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Guide to Application Performance-Based Service Level Agreements
18 Feb 2011
One of the more overloaded concepts in the IT management world is the Service Level Agreement (SLA). There is the
ITIL definition of SLA
that most IT people generally accept, but it really doesn’t tell the full story of how SLAs are used in practice. If you ask 10 different IT organizations how they use SLAs, you are likely to get 10 different answers. I think it’s safe to say that every IT organization has at least one SLA of some sort. Usually there will be some kind of operational SLA that describes help desk response time.
More relevant to the world of
Application Performance Monitoring
(APM), there may also be application performance-based SLAs such as, 95% of traffic to the company website will have sub-3 second response time when rendering the home page. If an SLA is important enough, IT and the business negotiate what’s necessary to meet requirements and report against them on a recurring basis, maybe as often as daily for some organizations with particularly performance critical applications. These reports are an essential element of any
. The calculations and reports themselves are not complicated, assuming you have monitoring tools capable of capturing the right data.
It starts to get more complicated (and I find myself getting more interested) when application performance-based SLAs are used to make application support efforts more proactive in an effort to avoid potential SLA violations. Ideally your APM solution will provide advanced warning to a performance problem based on monitoring of your SLA criteria. This empowers you to address the issue before it crosses any important thresholds that would show up in the recurring SLA report. ITIL doesn’t provide any guidance on how to proactively use SLA reporting to prevent SLA violations.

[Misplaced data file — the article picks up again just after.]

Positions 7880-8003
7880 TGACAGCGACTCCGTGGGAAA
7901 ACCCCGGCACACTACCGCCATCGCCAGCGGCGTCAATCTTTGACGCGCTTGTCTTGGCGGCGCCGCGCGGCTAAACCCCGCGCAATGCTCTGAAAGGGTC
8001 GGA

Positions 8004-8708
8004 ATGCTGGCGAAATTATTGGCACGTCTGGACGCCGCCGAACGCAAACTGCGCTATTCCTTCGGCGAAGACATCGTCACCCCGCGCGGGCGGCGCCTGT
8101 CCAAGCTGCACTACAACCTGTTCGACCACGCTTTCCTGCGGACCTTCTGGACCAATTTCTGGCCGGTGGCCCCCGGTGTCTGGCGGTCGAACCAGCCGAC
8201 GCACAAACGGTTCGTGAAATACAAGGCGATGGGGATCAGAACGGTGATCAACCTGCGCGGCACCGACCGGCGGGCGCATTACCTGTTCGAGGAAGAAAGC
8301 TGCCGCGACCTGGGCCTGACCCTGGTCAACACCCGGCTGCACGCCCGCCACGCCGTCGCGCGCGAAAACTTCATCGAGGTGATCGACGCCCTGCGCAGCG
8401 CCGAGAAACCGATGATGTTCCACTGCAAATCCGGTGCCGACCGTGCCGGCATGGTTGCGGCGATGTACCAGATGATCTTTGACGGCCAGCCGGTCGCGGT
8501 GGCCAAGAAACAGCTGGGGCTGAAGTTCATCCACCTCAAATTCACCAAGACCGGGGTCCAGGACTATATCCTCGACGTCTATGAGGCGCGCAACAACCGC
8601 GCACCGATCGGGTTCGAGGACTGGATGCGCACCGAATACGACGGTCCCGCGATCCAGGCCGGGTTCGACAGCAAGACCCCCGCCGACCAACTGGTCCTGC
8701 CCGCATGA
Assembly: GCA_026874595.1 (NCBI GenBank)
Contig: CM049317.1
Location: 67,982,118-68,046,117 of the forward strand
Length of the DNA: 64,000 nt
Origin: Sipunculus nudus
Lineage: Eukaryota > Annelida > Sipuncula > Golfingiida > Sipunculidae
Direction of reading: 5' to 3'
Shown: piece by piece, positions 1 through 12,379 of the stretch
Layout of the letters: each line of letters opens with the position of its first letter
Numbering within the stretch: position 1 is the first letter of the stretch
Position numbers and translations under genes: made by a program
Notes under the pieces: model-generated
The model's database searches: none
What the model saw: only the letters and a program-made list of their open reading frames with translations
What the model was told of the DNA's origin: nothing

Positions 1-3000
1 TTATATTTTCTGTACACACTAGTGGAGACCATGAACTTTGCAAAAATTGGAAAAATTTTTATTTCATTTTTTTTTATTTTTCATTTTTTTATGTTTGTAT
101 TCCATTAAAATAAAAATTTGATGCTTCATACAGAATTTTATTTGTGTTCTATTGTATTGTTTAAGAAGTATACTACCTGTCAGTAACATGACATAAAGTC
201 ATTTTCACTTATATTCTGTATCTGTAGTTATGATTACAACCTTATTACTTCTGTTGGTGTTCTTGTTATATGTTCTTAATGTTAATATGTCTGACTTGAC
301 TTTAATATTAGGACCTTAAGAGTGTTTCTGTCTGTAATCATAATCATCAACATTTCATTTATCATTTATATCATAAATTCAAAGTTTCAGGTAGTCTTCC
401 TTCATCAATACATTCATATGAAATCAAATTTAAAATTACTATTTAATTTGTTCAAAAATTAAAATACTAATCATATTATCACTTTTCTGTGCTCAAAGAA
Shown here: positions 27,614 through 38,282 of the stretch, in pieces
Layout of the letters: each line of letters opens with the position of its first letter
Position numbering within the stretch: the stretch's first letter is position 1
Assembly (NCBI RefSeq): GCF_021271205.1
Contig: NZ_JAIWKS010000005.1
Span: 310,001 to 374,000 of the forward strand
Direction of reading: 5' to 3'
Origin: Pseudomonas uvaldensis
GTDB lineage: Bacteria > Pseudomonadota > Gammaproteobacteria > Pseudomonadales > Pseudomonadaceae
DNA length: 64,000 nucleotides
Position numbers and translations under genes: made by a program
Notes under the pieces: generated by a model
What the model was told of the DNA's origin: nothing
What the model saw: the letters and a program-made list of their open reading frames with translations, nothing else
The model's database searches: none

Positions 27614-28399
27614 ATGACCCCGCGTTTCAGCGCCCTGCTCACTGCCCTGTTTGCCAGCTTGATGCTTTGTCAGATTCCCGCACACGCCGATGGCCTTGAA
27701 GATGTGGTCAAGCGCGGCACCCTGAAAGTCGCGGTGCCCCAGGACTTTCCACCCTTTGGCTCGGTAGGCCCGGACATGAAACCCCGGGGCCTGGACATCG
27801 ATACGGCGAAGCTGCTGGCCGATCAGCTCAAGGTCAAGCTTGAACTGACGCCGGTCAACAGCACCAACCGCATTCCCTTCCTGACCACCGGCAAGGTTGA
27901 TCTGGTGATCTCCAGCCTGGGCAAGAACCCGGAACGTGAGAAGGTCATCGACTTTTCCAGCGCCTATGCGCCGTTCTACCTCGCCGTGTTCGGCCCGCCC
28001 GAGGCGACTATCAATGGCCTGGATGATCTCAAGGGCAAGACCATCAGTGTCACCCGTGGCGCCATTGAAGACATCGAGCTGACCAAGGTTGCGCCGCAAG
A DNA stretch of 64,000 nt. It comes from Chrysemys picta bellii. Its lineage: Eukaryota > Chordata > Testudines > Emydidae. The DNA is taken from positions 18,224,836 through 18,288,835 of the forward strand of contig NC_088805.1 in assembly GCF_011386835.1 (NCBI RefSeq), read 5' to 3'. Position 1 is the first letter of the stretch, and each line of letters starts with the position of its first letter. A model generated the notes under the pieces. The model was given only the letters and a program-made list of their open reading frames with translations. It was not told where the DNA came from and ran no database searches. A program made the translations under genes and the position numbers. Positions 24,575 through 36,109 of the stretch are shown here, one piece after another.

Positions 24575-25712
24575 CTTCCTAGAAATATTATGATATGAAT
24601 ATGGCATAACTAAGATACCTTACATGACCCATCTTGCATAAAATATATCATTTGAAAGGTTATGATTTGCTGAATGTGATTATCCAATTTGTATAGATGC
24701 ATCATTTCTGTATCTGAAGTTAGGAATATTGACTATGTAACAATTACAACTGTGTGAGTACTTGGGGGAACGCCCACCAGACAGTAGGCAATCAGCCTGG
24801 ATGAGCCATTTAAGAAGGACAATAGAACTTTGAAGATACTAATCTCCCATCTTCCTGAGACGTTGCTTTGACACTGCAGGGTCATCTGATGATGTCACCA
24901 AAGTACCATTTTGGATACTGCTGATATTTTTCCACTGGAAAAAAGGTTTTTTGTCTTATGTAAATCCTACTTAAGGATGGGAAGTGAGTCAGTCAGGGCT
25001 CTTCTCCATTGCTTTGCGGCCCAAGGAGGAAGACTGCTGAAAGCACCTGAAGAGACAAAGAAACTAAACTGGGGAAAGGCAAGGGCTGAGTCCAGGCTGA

So what are we to do? Some general guidelines I have seen with
Quest Foglight customers
who consider themselves successful with SLAs are:
Focus on a percentage of traffic with an acceptable level of response time for the application or web pages you wish to monitor. If you want to add more factors to the calculation later, that’s okay but start simple and build from there.
The end user perspective is critical
: It does little good to understand that the database is performing to expectations but it’s taking 10 seconds to retrieve user account information.
Monitoring user experience
is key to successfully delivering successful services on an ongoing basis.
Monitor for a while before enforcing
: If you haven’t used application performance SLAs in the past take the time to establish a baseline of where your SLA’s are today. It does no good to make an SLA of sub-3 second response time for 95% of traffic if 40% of the traffic today takes more than 5 seconds.
There are others as well, but these are good places to start.
I’m interested to hear how you’re using application performance SLAs? Are they strictly enforced (with penalties, etc.) or just used for general tracking toward goals of improvement?